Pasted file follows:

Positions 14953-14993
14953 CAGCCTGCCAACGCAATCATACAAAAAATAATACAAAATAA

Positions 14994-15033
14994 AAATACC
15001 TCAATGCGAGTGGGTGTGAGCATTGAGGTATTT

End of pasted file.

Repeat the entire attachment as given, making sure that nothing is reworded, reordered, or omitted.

Positions 14953-14993
14953 CAGCCTGCCAACGCAATCATACAAAAAATAATACAAAATAA

Positions 14994-15033
14994 AAATACC
15001 TCAATGCGAGTGGGTGTGAGCATTGAGGTATTT